We arrived in the city late in the day, and no-one was more relieved than me to discover the hotel I'd booked wasn't half bad. I chose the no frills Hotel Trimoorti off Elgin Road. Its common parts were basic, resembling a cheap serviced office corridor, but the kingsize bed, crisp white sheets and modern, faultless bathroom of the 'super deluxe' room made up for no view and no hotel lounge. Speaking to the owner at the end of our stay, he explained that all the hotel's resources had been concentrated on comfortable rooms and efficient room service. At 8190 INR for three nights in a state capital, including a/c and breakfast, I'd happily recommend the hotel. (In my experience the best room in a cheap hotel beats the worst room in a top hotel any day.) The room service was fast and faultless and the food, particularly the local breakfast, excellent.
If you're anywhere near Kolkata, chances are you're hot, sweaty and dreaming of a dip in some nice cool (and more to the point, clean) water.
Well, a trip to Wet-O-Wild could be exactly what you need. This outdoor water park complete with slides and wave pool provided a fun and refeshing day out for me and three friends.
Because it's India, you have to wear your clothes in the pool - shorts and t-shirts are fine (girls, I wouldn't advise vest tops). The rules say cotton is not allowed, which flummoxed me until I tried to use one of the slides wearing an entirely cotton outfit. I stopped halfway down because of the friction. So, go for man-made materials such as nylon football shirts. These can be hired at the pool if necessary.
Decent food and drink is available on the poolside (dosas, noodles, chaat, tea, coffee etc).
Entry to Nicco Park plus the pool complex is 270 Rs (£3.70) - a bit expensive for India, you might say, but to me being able to cool down like that was priceless. There are theme-park-style rides in Nicco Park too, which require a separate ticket.
Nicco Park, Kolkata
We took a taxi from Sudder Street (near Park Street metro), which cost 160 Rs (£2.20) and took about half an hour.
HM Block, Salt Lake, Kolkata, West Bengal 700106, India
+91 33 2357 8101
Google map: bit.ly/kgE4q2
This cheerful eatery in the heart of Kolkata serves delicious dosas and other South Indian specialities for extremely good prices. I knew it was going to be good because it passed the two recommended tests of a) being busy and b) attracting lots of families. I was so impressed that I ended up going almost every day during my week-long stay in Kolkata.
The dosa is a kind of pancake made of fermented rice, stuffed with a spicy potato filling and served with coconut chutney and sambar, a tasty vegetable sauce. At Sarang, the dosa list takes up half the menu, and each costs 30-50 rupees (about 50-70p – normal for India). The price depends on which filling you choose. I particularly liked the ones with green peppers (capsicum) and onion.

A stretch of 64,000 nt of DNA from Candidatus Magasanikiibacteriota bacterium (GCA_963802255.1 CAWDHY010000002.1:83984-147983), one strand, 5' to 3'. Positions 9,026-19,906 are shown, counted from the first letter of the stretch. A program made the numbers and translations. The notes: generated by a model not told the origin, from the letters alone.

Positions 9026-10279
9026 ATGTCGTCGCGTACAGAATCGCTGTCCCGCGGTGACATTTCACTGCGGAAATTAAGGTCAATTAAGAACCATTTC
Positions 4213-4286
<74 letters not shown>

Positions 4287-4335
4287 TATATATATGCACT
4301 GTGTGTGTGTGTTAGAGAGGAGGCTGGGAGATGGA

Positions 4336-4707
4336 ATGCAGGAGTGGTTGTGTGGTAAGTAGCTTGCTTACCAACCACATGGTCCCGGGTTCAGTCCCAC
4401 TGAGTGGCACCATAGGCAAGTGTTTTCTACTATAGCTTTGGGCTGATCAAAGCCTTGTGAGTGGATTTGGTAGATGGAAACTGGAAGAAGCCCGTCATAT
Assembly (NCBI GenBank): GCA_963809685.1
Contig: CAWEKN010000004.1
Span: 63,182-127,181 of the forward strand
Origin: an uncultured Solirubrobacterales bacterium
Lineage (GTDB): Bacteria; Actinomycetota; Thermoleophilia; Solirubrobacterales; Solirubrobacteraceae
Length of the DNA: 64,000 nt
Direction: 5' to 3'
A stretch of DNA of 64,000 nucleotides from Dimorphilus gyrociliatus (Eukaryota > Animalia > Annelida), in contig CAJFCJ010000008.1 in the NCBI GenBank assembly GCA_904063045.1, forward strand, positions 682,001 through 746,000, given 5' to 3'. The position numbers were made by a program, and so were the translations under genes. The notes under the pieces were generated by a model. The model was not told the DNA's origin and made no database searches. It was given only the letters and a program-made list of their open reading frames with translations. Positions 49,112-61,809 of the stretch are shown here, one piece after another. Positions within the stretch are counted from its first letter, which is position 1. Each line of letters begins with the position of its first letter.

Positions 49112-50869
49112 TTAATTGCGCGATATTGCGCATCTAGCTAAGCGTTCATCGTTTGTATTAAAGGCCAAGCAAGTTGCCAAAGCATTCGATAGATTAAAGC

Sarang’s chana bhatura (chickpeas served with Indian breads) is also particularly good and the puffed breads they serve with it are very fresh. I’d also recommend their lassis (the Sarang version is flavoured with rose water) and freshly squeezed juices. Lip-smacking stuff!
15/A Jl Nehru Road, Kolkata, West Bengal, India
(opposite KFC and Domino's Pizza)
+91 98 31 936175
Google map: bit.ly/mMrsX1
Amazing cheap snacks that are really filling and widely available. Kolkata was the only place I found them. If you're looking for something quick and delicious you should definitely try them. If you're in Kasbah try Shurav's, just off Rajdanga Main Road. Incredible!
Google map: bit.ly/9wDTFw
A must see, the temple is made out of mirrored glass. Thousands upon thousands of pieces of mirrored glass inset into the walls - if you have ever been to the Amber Palace in Jaipur.
Off Ras Dinendra St and down Badr Das Temple Rd
A fascinating little museum, not to be missed when visiting Kolkata. It covers everything from 1930s anti-British terror gangs (and a good selection of homemade wooden bombs), Dacoitism in the city and some rather gruesome modern murders.
113, Acharya Prafulla Chandra Road
Kolkata - 700 009
Just read that stuff is cheap in Moscow? It doesn't have anything on Calcutta or Kolkata as they are now calling it. First of all let's talk about alcohol - it's less that 50p for a litre of vodka - and that is Smirnoff as well. Second, fags. The best prices I have ever seen - 200 for £1.50. I KNOW!!! However, some of you I know will be thinking that these cigarettes will not be real. This is probably true because in the real shops they are more expensive (around £8.00 for 200.) However, even if they are fake, they taste fine! And if you are arguing about the fact that they are full of poison, the real ones kill you anyway. That's just my opinion.
You'll find it on Park Street, (or Mother Teresa Sourani as they now call it) from a street vendor just beyond Music World. He will sort you out, but don't let him take you for a ride if you're a tourist. Don't pay more than £5.00, and if you're good at bargaining, he is known to let them go for as little as £1.50 for 200.